How will the new nexus rules impact banks?

For the past number of years, we have steadily seen banks move away from a branch network model and steer customers towards digital channels (mobile phones, tablets and online). Consequently, customers may ‘consume’ banking services in any jurisdiction by simply logging onto their mobile banking or by carrying out a card transaction abroad. A fee charge for carrying out these type of transactions, either directly or via margins, could dramatically increase the possibility of the bank having a taxable presence in a territory without any physical presence of a business in that territory - whether that is a pure compliance burden, or something that results in a different cash tax position, will be a function of how profit attribution to the taxable nexus is defined.

New profit allocation rules

The work on new or modified profit allocation rules will consider methods of allocating profits (and losses) to jurisdictions in which a business operates without a physical presence. The methods considered in the programme of work are: modified residual profit split; fractional apportionment; distribution based approaches (such as determining a baseline profit allocation to a jurisdiction); and determination of profits using business line and regional segmentation. That said, the focus on sales on the revised tax nexus rules may also flow through into the profit attribution leg as the primary factor for profit attribution, though that seems to be less clear at this stage.

How will the new profit allocation rules impact banks?

If sales become the primary factor of profit attribution then we will effectively shift towards a destination based tax system - this would be a very significant change for banks who consider where the Key Entrepreneurial Risk-Taking Functions (KERTs) are performed when attributing value.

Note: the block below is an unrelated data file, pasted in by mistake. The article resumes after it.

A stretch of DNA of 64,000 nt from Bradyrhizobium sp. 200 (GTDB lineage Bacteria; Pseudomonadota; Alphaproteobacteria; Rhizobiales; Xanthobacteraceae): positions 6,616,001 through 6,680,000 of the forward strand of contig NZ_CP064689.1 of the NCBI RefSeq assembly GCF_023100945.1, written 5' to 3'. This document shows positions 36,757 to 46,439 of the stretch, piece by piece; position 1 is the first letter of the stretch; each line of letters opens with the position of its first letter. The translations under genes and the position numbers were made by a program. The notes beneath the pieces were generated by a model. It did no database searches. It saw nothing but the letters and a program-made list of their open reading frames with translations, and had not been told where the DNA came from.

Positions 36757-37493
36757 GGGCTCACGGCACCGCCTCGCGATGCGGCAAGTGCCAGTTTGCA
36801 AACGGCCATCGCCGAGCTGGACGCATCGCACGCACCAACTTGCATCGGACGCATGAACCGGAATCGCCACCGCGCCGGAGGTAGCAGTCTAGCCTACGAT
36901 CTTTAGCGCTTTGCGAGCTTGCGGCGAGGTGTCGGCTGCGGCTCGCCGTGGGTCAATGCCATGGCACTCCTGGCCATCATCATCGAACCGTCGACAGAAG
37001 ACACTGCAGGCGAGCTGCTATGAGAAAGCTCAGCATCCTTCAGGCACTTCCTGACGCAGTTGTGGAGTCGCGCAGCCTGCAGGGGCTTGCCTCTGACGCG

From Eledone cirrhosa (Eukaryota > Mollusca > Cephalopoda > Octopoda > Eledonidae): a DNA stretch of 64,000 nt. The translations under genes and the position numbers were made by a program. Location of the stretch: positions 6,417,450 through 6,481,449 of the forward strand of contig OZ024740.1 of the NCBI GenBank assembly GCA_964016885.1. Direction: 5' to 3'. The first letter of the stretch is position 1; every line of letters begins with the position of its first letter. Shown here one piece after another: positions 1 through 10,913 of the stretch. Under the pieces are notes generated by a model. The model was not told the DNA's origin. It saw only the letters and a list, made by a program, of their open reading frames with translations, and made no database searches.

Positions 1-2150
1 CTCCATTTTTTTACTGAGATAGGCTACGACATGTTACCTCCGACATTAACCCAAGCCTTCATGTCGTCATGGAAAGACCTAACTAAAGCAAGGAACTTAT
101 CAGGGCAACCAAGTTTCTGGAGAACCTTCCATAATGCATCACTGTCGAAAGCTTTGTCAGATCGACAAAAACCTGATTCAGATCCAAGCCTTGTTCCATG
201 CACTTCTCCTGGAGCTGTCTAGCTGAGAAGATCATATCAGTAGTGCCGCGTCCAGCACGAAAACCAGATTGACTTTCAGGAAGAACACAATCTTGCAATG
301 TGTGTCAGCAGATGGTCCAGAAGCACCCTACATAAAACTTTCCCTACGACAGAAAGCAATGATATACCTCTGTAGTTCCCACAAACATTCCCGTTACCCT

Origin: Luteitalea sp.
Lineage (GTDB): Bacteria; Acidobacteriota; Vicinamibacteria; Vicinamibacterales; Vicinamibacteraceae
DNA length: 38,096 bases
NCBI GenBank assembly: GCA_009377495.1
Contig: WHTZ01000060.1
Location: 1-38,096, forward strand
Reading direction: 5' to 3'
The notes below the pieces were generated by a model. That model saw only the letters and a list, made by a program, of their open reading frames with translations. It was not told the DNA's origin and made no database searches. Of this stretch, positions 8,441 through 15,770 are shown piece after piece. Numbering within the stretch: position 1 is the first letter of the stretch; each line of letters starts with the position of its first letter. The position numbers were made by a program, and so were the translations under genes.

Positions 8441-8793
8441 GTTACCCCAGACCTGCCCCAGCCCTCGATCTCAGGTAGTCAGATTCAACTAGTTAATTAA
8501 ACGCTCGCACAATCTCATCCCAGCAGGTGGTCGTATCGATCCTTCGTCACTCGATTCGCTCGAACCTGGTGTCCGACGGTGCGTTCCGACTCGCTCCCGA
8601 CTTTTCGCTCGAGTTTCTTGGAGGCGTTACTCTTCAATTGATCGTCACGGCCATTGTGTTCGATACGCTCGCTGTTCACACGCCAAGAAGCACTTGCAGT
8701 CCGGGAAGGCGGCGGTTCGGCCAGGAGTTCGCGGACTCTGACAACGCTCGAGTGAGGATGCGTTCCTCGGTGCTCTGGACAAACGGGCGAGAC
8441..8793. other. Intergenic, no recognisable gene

Adoption of technology in the banking sector also needs to be considered when attributing value in transfer pricing analyses. Technology tools and solutions are increasingly being utilised as part of the banking business with developments in artificial intelligence allowing an increasing number of decisions to be passed from human to machine. For example, credit decisions are often now determined on the data of users’ behaviours, interests and consumption habits through direct information that the users provide and the monitoring of their engagement with a platform.

Where people previously made decisions is was relatively straight forward to identify where they were present and attribute value to that. However, with artificial intelligence replacing human decisions, the question arises as to where the value and risk truly reside? Furthermore, IT costs associated with this technology will often form part of a banking group’s global cost recharge. Does that mean that the credit decision should also be allocated? Or do banks now re-evaluate their business model and conclude that these risks decisions are all made centrally where the technology is based?